Admissions weekend, tornadic weather

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This year’s big weekend saw big weather.

The final Go Gator Admitted Student Overnight is the biggest overnight event hosted by the Allegheny College Office of Admissions, bringing more than 100 high schoolers to campus for two nights of planned activities for prospective students.

What was supposed to be a sunny and clear weekend with a Monday morning snowfall, quickly turned into pingpong-sized hail accompanied by 75 mph wind gusts. A night where high school students could experience their future home turned into a seek shelter emergency.

Starting with a tornado warning issued by the National Weather Service, campus officials sent out an alert at 6:32 p.m. urging the college population to seek immediate shelter just minutes before Sunday night host matching. Tour guides and prospective students became trapped in the buildings along their tour routes.

“We were actually having a session in Carr upstairs and then we went down into the basement,” said Interviewing Intern Sadie Longo, ’19. “We had really good conversation. A lot of people asked questions about Allegheny, and I feel like we had some good connections.”

Admissions staff, overnight hosts, prospective students and their families stationed in the Henderson Campus Center were relocated to Shafer Auditorium to weather the storm. To prevent boredom, the admissions staff attempted to play “The Incredibles” on the big screen but encountered internet issues due to the weather. Parents were attending a reception in the Patricia Bush Tippie Alumni Center and rushed to the basement.

“I was on my way to the campus center when the tornado warning (siren) started going off,” said Nicole Foulkrod, ’22. “As soon as I got there, they were telling everybody to go into the auditorium. We were in there for probably like an hour to an hour and a half.”

Foulkrod, who is a resident of Edinboro, Pennsylvania, was sent pictures and videos of the storm damage from her family and friends. She noted how her hometown received more hail than the college.

“Some of the news places from Erie were posting pictures of the hail and how it was like the size of their hand or there was like the size of pingpong ball or bigger,” Foulkrod said.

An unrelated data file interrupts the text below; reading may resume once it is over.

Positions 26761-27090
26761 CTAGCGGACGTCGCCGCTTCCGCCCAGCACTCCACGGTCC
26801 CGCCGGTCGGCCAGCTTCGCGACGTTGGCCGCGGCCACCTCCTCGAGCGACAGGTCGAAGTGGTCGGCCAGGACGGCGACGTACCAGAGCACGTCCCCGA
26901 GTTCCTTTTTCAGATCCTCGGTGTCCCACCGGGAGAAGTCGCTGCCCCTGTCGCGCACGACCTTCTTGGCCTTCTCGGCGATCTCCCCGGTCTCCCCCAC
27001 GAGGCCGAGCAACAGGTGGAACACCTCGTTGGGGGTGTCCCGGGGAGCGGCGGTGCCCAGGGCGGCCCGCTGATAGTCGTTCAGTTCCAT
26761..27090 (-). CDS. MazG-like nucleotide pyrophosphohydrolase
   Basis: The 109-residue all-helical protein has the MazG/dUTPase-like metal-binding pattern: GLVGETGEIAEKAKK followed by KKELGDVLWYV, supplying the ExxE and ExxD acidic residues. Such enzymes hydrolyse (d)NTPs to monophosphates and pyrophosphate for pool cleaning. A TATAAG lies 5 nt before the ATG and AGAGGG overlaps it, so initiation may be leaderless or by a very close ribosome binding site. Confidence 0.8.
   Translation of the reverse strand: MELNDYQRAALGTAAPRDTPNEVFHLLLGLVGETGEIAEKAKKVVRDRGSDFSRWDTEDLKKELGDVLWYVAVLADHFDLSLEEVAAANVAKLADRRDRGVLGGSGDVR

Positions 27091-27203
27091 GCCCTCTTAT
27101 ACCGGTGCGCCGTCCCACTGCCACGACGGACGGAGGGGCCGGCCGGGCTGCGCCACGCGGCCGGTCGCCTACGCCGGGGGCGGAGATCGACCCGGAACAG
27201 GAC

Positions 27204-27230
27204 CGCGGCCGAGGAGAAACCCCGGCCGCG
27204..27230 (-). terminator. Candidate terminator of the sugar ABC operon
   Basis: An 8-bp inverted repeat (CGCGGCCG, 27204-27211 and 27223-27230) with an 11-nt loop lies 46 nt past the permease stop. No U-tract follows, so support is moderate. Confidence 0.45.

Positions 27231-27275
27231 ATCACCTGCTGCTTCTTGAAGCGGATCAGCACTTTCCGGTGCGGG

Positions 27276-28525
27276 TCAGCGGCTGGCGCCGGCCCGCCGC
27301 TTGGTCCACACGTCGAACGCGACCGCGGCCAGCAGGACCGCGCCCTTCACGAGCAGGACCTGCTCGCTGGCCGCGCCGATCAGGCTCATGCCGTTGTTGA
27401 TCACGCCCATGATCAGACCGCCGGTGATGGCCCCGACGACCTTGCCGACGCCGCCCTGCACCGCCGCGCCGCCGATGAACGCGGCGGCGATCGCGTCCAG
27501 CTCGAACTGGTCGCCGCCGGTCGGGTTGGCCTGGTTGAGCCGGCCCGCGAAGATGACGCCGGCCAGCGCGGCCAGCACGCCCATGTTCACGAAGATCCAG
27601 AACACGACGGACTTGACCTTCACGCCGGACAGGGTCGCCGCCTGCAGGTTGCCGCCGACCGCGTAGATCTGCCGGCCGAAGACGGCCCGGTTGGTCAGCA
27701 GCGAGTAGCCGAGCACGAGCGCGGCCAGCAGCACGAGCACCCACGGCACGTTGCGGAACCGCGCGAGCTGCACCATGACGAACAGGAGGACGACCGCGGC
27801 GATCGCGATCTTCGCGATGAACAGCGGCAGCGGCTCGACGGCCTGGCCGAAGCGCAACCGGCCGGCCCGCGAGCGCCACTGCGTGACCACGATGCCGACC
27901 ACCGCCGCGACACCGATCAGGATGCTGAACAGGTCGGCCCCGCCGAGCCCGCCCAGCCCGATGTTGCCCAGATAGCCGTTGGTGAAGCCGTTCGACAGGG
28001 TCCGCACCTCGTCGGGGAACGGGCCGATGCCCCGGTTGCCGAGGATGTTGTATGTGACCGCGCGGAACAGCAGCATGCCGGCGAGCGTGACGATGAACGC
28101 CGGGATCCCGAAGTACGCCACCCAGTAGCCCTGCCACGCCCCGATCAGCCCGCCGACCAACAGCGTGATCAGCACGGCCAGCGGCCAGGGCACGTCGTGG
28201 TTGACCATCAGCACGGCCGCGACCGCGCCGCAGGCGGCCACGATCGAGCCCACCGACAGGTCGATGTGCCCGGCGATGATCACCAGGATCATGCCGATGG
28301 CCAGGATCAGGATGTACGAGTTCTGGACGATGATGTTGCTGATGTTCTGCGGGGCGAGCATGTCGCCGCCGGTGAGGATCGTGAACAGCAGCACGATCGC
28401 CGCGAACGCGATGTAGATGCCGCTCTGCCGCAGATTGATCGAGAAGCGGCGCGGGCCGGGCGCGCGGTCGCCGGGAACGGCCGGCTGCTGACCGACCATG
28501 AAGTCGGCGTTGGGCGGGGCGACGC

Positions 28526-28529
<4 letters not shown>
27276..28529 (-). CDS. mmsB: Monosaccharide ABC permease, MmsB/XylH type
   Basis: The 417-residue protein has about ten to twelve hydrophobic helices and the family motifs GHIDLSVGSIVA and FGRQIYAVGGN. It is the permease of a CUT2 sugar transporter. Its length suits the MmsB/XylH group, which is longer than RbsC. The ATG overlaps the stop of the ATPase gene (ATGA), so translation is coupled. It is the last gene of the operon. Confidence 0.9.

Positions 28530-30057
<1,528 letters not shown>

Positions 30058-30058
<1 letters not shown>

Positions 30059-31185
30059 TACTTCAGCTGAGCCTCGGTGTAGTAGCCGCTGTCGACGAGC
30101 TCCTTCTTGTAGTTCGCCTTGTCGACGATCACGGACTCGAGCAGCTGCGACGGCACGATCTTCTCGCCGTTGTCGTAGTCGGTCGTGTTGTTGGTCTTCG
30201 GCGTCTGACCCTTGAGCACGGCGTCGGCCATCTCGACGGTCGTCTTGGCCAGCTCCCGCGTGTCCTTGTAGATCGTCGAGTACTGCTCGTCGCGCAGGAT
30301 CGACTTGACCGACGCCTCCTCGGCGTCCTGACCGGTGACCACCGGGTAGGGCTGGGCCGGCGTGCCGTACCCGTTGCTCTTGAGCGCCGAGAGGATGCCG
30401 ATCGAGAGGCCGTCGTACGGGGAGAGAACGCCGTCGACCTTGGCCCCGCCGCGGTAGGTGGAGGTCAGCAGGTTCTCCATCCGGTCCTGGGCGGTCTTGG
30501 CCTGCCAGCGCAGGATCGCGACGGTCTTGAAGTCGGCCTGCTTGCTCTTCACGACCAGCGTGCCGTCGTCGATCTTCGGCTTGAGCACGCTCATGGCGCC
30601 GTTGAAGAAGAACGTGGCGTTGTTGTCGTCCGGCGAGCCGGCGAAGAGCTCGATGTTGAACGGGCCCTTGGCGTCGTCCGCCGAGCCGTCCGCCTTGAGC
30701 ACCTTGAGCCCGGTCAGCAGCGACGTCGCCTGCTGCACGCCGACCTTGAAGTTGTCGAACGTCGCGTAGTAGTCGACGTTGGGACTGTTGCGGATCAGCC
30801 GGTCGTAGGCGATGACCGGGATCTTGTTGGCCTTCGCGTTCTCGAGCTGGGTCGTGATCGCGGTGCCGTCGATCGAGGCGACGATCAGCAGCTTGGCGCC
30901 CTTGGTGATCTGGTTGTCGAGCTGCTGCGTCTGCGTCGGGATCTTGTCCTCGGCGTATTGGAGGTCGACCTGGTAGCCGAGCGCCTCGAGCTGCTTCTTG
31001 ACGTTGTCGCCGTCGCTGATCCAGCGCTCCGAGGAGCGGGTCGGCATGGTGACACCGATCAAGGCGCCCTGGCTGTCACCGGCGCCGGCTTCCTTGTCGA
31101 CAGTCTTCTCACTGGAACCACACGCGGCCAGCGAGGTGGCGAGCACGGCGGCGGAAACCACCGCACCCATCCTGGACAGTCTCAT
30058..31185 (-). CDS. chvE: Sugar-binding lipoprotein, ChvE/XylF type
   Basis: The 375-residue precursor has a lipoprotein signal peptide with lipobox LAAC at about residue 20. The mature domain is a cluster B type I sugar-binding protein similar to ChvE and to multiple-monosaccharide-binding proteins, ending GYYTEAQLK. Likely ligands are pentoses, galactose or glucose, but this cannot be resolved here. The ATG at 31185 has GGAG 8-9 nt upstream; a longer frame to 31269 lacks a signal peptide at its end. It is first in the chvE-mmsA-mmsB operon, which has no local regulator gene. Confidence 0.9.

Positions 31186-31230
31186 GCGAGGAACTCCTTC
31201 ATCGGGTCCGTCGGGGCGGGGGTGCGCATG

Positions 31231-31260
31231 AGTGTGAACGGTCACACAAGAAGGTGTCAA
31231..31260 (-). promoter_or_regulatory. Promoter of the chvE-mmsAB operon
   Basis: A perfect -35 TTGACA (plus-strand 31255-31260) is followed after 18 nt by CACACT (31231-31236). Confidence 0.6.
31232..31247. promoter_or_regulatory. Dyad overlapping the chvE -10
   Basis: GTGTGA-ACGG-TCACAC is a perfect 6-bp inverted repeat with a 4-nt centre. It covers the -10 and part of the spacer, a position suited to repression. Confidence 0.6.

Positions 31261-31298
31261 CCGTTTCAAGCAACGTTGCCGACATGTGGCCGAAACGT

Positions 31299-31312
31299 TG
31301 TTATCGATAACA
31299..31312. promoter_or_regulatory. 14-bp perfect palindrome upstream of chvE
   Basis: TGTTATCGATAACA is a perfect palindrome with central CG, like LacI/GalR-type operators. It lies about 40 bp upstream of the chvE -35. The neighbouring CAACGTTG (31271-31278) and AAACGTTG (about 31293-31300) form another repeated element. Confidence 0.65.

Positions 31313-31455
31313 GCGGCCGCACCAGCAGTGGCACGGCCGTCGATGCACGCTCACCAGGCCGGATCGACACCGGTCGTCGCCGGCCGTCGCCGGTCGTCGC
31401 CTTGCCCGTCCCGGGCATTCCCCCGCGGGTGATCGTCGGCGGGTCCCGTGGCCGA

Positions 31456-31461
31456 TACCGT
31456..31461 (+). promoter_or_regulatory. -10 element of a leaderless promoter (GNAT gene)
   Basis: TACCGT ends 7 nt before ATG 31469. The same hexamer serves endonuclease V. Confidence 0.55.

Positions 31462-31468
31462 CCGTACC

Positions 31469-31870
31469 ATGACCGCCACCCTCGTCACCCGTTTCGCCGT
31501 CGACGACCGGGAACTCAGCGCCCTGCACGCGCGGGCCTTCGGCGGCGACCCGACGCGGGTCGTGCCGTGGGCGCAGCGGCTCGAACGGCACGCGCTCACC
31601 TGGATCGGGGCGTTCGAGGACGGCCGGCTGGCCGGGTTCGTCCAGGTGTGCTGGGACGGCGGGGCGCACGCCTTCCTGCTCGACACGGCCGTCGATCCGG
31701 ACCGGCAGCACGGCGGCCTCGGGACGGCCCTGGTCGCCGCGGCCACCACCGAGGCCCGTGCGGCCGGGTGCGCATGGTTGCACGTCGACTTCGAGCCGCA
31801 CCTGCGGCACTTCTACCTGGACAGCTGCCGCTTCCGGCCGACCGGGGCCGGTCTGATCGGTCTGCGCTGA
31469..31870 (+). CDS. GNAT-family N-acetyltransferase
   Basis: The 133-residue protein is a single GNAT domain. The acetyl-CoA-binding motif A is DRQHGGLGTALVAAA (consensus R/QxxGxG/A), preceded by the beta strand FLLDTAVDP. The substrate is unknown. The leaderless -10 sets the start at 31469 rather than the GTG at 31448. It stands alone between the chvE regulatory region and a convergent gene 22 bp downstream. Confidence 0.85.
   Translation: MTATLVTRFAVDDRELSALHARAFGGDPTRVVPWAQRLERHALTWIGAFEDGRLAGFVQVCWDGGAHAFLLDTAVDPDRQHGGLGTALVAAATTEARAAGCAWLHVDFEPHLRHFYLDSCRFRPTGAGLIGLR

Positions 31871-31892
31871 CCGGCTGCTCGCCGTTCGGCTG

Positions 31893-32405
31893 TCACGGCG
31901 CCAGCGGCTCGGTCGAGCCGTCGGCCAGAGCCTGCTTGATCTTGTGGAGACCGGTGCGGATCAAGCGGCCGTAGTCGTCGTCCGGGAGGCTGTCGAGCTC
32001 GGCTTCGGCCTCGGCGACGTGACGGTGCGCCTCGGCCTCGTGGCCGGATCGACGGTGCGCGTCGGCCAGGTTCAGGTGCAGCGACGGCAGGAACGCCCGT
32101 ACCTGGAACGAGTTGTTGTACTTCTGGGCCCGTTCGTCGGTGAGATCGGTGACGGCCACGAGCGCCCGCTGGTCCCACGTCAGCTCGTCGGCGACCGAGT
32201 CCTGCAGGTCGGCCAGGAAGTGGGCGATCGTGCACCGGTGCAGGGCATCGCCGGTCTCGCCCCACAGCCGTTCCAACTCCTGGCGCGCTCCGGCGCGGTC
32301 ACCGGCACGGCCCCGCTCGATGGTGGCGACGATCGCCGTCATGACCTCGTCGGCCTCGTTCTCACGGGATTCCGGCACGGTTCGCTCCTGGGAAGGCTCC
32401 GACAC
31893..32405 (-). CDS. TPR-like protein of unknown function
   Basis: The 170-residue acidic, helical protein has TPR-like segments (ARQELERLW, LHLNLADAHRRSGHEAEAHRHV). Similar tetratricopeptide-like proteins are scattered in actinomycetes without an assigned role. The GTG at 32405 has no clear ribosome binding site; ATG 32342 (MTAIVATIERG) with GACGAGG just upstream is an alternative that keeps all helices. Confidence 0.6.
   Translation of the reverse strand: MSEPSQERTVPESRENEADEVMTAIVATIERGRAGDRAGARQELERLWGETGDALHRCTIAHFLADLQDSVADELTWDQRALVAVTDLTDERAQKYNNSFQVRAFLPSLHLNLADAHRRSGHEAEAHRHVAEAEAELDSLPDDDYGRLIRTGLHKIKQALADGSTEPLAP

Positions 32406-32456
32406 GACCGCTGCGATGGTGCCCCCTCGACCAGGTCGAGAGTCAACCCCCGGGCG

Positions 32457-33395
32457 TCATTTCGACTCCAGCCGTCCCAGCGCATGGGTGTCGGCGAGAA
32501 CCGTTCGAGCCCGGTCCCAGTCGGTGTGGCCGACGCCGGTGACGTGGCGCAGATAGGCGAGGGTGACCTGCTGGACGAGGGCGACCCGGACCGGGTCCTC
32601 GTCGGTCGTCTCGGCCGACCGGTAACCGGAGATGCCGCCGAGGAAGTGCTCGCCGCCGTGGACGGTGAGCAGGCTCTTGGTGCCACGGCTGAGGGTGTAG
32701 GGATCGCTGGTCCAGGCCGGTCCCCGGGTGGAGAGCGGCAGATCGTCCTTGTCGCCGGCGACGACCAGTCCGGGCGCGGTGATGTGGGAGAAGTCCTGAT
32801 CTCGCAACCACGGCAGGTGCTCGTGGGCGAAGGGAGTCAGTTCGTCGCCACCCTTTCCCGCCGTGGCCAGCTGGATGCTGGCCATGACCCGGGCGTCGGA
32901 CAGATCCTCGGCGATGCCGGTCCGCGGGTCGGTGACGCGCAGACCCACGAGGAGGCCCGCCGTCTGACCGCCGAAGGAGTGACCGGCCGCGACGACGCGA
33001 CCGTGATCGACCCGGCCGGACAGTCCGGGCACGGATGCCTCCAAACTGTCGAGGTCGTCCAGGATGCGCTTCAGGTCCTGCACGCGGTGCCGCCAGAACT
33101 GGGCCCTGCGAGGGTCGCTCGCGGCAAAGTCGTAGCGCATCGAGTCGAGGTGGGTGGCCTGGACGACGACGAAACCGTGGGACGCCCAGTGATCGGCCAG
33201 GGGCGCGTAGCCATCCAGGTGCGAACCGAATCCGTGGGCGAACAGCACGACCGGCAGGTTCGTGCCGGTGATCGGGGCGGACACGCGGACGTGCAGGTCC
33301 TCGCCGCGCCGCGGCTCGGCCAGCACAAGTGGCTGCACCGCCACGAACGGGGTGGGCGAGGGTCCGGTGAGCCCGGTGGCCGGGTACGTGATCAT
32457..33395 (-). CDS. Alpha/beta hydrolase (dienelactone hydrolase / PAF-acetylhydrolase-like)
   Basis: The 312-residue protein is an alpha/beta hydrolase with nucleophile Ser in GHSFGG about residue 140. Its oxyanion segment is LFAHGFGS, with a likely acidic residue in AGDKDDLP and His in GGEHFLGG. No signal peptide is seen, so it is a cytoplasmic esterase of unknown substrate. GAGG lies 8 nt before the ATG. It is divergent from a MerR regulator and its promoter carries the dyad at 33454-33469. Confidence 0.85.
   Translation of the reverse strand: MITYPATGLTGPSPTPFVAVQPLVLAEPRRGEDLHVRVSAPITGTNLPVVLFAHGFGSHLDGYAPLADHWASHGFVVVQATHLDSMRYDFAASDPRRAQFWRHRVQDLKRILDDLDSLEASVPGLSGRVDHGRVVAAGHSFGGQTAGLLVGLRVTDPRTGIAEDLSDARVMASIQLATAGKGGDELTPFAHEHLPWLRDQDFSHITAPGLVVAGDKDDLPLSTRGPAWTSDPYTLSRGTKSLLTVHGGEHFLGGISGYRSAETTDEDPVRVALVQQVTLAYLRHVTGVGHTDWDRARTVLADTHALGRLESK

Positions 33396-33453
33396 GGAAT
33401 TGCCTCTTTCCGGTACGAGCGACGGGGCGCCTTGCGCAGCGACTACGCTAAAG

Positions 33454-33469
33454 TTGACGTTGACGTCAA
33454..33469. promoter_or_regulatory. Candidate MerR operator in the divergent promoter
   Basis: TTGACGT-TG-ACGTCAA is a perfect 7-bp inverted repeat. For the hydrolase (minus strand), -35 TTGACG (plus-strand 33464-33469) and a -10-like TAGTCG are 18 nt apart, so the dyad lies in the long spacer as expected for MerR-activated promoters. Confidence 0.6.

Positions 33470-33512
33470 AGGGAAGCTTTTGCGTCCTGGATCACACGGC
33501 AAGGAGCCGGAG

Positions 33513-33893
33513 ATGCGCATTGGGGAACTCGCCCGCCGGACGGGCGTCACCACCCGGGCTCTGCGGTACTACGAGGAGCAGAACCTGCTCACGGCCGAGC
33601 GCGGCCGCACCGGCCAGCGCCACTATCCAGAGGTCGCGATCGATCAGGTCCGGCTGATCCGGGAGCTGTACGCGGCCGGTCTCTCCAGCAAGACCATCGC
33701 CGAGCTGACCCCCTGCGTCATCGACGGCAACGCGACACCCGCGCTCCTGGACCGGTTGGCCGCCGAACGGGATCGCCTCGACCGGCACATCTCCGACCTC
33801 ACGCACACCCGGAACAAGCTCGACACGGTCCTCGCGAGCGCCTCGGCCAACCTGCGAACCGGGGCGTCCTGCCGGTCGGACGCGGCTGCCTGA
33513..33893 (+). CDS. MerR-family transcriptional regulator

This has not been the first case of extreme weather this year. This tornado warning was the second warning issued during the 2018-19 school year, with the first occurring in September. A heat wave at the beginning of the fall 2018 semester forced some students to sleep in the air-conditioned campus center. The polar vortex of Jan. 30 and 31, closed the college for two days to prevent students and faculty from exposing themselves to sub-zero temperatures.

At 7:11 p.m., the college sent out an alert update, extending the weather shutdown until 8 p.m. McKinley’s Food Court was partially shut down for the safety of workers and students and the workers were invited to join the students in the auditorium, according to Foulkrod.

“A lot of people were posting updates of the cloud formations and how they were starting to rotate but there wasn’t actually a tornado that touched down as far as I know,” Foulkrod said. “People were posting on Snapchat and everything of the hail outside, and people who were in their cars driving couldn’t see anything because of the hail.”

The Grilled Cheese Soiree, hosted by the Delta Tau Delta fraternity in Schultz Banquet Hall, extended its hours in light of the alert to seek shelter. Several members of the fraternity were not able to join their brothers in assisting with the event as they were trapped in other locations.

The fraternity intended to have speaker Tammy Breckenridge from the Juvenile Diabetes Research Foundation speak at the event, but the weather did not cooperate.

Service Chair of Delta Tau Delta Ian Lowery, ’21, said he was talking to Breckenridge with John Fazio, ’19, president of Delta Tau Delta, when the alert came across. He pointed out how Breckenridge’s son was the first to receive a severe weather alert, which confused the workers.

“After that, once the alert started flooding in, the clouds rolled in,” Lowery said. “We eventually had to evacuate to the basement. Everything was locked down.”

This is Lowery’s first year in the fraternity, and even though he said he was still a fresh face in the group, he said this was the most “active and insane” event the fraternity has hosted since he became a member.

Lowery said all proceeds from the event will go straight to JDRF in its research on Type 1 diabetes.

“For a while now, we’ve been wanting to have an educational component to these events,” Lowery said. “We wanted someone to talk about themselves, how they got involved and what JDRF is and what they do for people.”

The buffet hours of operation were extended until 9 p.m. The self-heated tubs allowed the grilled cheese selections to stay warm without creating a fire hazard.

“Keep an eye out for next semester when we’ll be doing something like this again,” Lowery said. “This time we’ll have the speaker actually speak.”

The tornado warning was lifted at 7:48 p.m. with an additional note about thunderstorms continuing through Sunday night, and the overnight events for prospective students resumed. There were no recorded serious injuries or major damages to college infrastructure.

“It didn’t really seem like if there was a tornado that touched down, it wasn’t going to be right in Meadville; it wasn’t going to be close enough that anybody would be hurt by it,” Foulkrod said. “Obviously, there’s still damage that could be done, but it didn’t seem like it was too dangerous as far as people getting hurt.”

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